Australian celebrity criminal, Mark “Chopper” Read famously said, “Never let the truth get in the way of a good yarn”. Read was referring to the string of “memoirs” (ten in all) he wrote. Read notoriously mixed the astonishing truth, such as his almost comical effort to abduct a Victorian County Court judge from the courtroom at gunpoint, with outlandish and gruesome tales of murder and mayhem.

Interestingly, though, Chopper was not pleased with the movie, Chopper, based loosely on his life: because it depicted him shooting up heroin and hitting a woman, two things he was adamant he never did.

Frank Abagnale, on the other hand, seems to revel in the movie based on his memoirs, Catch Me If You Can, a Spielberg hit starring Tom Hanks, Christopher Walken and Leonardo DiCaprio. But it’s now claimed that Abagnale is even more prone to spinning yarns than Chopper.

The silver screen version truncated events and conflated characters to serve an acceptable run-time, but the source material itself was never broadly in question — until journalist Alan C. Logan tried to verify its many claims.

Logan remembered seeing the film years ago and leaving with a lingering feeling that things didn’t add up. It seemed impossible to maintain the charade of a lawyer for the attorney general’s office in Baton Rouge, and to navigate the world while making millions and evading the FBI as a teenager seemed preposterous.

I had a similar feeling when a friend urged me to read Shantaram, by Gregory David Roberts. The book was billed as a true-life story, but, after reading about half of it, I handed it back. “This is a load of bullshit,” I said. Interestingly, later editions of the book are subtitled, A Novel.

Frank Abagnale is accused, perhaps ironically, of conning people about his life as a con-man. While it’s true that he was jailed in 1969 for forgery, the rest of his fantastic tale seems to be just that – fantasy.

Abagnale claimed his capture in Montpellier, France was preceded by a string of adventures: fooling Pan American Airways as a pilot, practicing as a doctor in Georgia, teaching at Brigham Young University, and fleeing the FBI while becoming a lawyer for the Baton Rouge attorney general’s office.

He was finally caught in 1969 and sentenced to 12 years in prison. He claimed the federal government released him early to help the FBI catch like-minded con artists, but Logan found no bureau official ever having made a public statement on that relationship. There’s not even a record of Abagnale having passed the bar exam[…]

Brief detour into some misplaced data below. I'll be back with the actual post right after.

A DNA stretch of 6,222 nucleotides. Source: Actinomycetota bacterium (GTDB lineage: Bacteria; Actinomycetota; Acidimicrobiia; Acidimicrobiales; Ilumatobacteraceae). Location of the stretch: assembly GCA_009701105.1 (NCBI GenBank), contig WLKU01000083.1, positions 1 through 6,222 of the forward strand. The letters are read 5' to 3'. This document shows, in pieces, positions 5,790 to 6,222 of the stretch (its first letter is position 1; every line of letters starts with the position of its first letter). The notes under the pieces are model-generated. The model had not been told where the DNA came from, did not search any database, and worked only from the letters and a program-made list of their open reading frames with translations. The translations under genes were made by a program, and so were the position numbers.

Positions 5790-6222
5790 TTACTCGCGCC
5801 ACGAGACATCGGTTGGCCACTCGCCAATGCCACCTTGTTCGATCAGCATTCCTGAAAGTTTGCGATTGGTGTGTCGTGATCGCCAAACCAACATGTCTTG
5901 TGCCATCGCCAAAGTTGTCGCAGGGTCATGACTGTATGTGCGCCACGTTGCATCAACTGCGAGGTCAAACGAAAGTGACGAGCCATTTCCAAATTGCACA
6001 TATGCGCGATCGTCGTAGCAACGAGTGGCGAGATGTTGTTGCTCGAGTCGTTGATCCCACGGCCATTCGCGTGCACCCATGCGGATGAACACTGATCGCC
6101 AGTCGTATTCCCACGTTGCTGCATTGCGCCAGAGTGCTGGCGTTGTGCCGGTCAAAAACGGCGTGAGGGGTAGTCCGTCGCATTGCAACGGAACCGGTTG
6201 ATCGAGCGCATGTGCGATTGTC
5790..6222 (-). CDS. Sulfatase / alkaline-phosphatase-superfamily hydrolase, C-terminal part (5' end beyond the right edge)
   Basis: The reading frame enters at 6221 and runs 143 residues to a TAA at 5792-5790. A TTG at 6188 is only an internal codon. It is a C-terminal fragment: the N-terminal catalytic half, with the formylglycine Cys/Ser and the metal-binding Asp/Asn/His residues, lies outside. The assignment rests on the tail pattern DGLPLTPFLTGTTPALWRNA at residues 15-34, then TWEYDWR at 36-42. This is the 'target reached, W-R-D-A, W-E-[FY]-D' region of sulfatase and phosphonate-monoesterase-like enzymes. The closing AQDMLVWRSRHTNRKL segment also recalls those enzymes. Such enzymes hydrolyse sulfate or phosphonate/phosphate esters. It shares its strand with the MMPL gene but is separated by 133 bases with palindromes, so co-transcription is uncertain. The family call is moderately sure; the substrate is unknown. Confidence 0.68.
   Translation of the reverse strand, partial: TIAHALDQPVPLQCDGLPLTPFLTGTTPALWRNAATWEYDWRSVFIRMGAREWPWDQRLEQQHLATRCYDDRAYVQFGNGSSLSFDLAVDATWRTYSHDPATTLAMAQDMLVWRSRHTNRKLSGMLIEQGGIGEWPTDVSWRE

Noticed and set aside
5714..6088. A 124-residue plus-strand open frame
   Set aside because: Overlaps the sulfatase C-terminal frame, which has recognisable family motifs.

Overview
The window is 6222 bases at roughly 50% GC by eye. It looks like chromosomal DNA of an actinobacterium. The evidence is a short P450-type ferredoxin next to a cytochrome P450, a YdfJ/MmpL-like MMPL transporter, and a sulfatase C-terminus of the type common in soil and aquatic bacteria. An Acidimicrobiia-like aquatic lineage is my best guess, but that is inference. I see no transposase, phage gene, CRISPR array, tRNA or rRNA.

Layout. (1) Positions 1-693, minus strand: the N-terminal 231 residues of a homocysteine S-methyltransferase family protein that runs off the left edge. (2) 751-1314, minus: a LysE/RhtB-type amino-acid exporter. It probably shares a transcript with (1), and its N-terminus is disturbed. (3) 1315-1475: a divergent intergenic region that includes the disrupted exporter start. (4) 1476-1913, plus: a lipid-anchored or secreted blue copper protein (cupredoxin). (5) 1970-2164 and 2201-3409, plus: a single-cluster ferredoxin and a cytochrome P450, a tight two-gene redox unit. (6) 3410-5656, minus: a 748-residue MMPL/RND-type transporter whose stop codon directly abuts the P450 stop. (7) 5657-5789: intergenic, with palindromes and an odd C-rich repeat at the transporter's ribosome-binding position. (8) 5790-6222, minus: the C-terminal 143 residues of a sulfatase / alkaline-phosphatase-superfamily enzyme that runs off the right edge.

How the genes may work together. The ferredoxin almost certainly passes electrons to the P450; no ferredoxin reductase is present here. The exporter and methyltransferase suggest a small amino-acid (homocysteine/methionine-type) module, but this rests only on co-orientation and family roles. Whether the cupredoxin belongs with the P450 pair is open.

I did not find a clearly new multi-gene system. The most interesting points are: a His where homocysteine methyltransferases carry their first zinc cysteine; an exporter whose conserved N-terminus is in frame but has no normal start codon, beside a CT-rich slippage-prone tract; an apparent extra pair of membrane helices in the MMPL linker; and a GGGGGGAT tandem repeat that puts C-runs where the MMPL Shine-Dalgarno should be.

“Abagnale’s narrative that between the ages of 16 and 20, he was on the run, chased all over the United States and even internationally by the FBI. This is completely fictitious,” said Logan. “Public records obtained by me show that he was confined for the most part in prison during those years.”

Checking with Pan Am also undermined one of the centrepieces of Abagnale’s story: defrauding the airline of $2.5 million with forged cheques. You don’t forget $2.5 million bad checks,” as Pan Am spokesperson Bruce Haxthausen says.

So, why would Abagnale make all that up? Well, as Chopper would say, it’s a good yarn. Chopper also noted that posh people – like Hollywood film directors – are fascinated with criminals.

More importantly, the real story of Abagnale’s career is said to be a whole lot grubbier than the glamorous movie version.

Logan’s new book The Greatest Hoax on Earth: Catching Truth, While We Can was forged out of public records and brand new interviews. He found that Abagnale’s most alluring con of impersonating a commercial airline pilot was instead a case of petty theft and stalking.

“What really happened was that, dressed as a TWA (Trans World Airlines) pilot, which he only did for a few weeks, he befriended a flight attendant called Paula Parks,” said Logan. “He followed her all over the Eastern Seaboard, identified her work schedule through deceptive means, and essentially stalked the woman.”

Abagnale insinuated himself into the Parks family’s life – and ripped them off.

They invited him in out of kindness.”

The generous family introduced Abagnale to their high-profile friends. Meanwhile, he stole $1,200 worth of checks from them and various businesses in the area — in stark contradiction to Abagnale’s narrative of only ever defrauding hotels, banks, and airlines.

All That’s Interesting

Apparently not even a con man wants to admit to being a rather nasty, shiftless thief and abuser of good peoples’ trust.

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Con-Man’s ‘True-Life’ Story Allegedly All a Con
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Lushington D. Brady

Punk rock philosopher. Liberalist contrarian. Grumpy old bastard. I grew up in a generational-Labor-voting family. I kept the faith long after the political left had abandoned it. In last decade or...